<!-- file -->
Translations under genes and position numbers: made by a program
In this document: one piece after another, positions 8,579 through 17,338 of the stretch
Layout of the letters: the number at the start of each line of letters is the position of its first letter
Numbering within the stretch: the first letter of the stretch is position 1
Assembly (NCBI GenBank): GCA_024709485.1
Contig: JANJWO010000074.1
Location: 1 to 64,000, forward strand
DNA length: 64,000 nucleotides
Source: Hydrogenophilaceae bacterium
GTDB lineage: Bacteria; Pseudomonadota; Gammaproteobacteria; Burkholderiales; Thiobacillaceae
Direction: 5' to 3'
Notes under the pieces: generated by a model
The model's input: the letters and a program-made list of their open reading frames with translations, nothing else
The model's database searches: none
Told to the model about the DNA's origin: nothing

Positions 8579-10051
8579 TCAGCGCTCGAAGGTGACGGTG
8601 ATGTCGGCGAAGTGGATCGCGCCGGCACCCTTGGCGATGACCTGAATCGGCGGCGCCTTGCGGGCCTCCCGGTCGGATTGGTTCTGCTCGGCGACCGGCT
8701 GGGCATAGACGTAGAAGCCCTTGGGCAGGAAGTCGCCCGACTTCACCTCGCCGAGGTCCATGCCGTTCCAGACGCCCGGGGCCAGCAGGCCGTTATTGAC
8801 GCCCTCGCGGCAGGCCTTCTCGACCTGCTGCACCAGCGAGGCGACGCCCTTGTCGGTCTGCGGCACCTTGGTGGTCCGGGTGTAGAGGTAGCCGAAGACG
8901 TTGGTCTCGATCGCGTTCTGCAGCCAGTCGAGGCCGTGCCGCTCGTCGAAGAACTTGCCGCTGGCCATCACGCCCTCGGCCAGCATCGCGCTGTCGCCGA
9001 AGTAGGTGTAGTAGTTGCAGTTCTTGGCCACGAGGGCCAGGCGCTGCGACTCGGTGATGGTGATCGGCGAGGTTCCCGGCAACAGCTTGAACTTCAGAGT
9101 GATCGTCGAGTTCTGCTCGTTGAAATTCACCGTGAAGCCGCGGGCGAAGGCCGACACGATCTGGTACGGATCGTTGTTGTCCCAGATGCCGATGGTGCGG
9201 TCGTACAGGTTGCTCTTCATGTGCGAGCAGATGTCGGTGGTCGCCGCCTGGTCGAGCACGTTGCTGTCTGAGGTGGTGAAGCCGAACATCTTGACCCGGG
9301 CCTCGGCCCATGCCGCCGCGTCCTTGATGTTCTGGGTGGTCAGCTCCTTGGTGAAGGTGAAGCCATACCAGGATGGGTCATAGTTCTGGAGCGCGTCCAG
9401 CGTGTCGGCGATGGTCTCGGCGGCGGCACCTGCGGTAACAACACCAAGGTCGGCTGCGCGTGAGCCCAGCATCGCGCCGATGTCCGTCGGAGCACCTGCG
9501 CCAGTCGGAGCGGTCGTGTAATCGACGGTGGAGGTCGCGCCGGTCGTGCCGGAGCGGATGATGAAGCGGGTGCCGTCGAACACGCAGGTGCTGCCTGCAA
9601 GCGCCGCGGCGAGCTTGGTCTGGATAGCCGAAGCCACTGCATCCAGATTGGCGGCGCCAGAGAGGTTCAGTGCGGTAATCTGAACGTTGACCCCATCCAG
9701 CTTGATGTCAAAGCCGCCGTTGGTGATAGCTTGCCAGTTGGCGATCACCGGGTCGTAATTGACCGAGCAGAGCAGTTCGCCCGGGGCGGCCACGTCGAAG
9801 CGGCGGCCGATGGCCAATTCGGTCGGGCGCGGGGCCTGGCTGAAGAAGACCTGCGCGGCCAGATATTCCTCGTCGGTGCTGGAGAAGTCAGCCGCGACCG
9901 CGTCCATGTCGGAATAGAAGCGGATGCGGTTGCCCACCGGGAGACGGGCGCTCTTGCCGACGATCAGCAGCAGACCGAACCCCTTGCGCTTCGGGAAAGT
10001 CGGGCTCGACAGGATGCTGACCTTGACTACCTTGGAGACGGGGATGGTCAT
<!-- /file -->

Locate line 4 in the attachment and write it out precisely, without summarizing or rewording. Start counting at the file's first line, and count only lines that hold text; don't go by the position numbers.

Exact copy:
Numbering within the stretch: the first letter of the stretch is position 1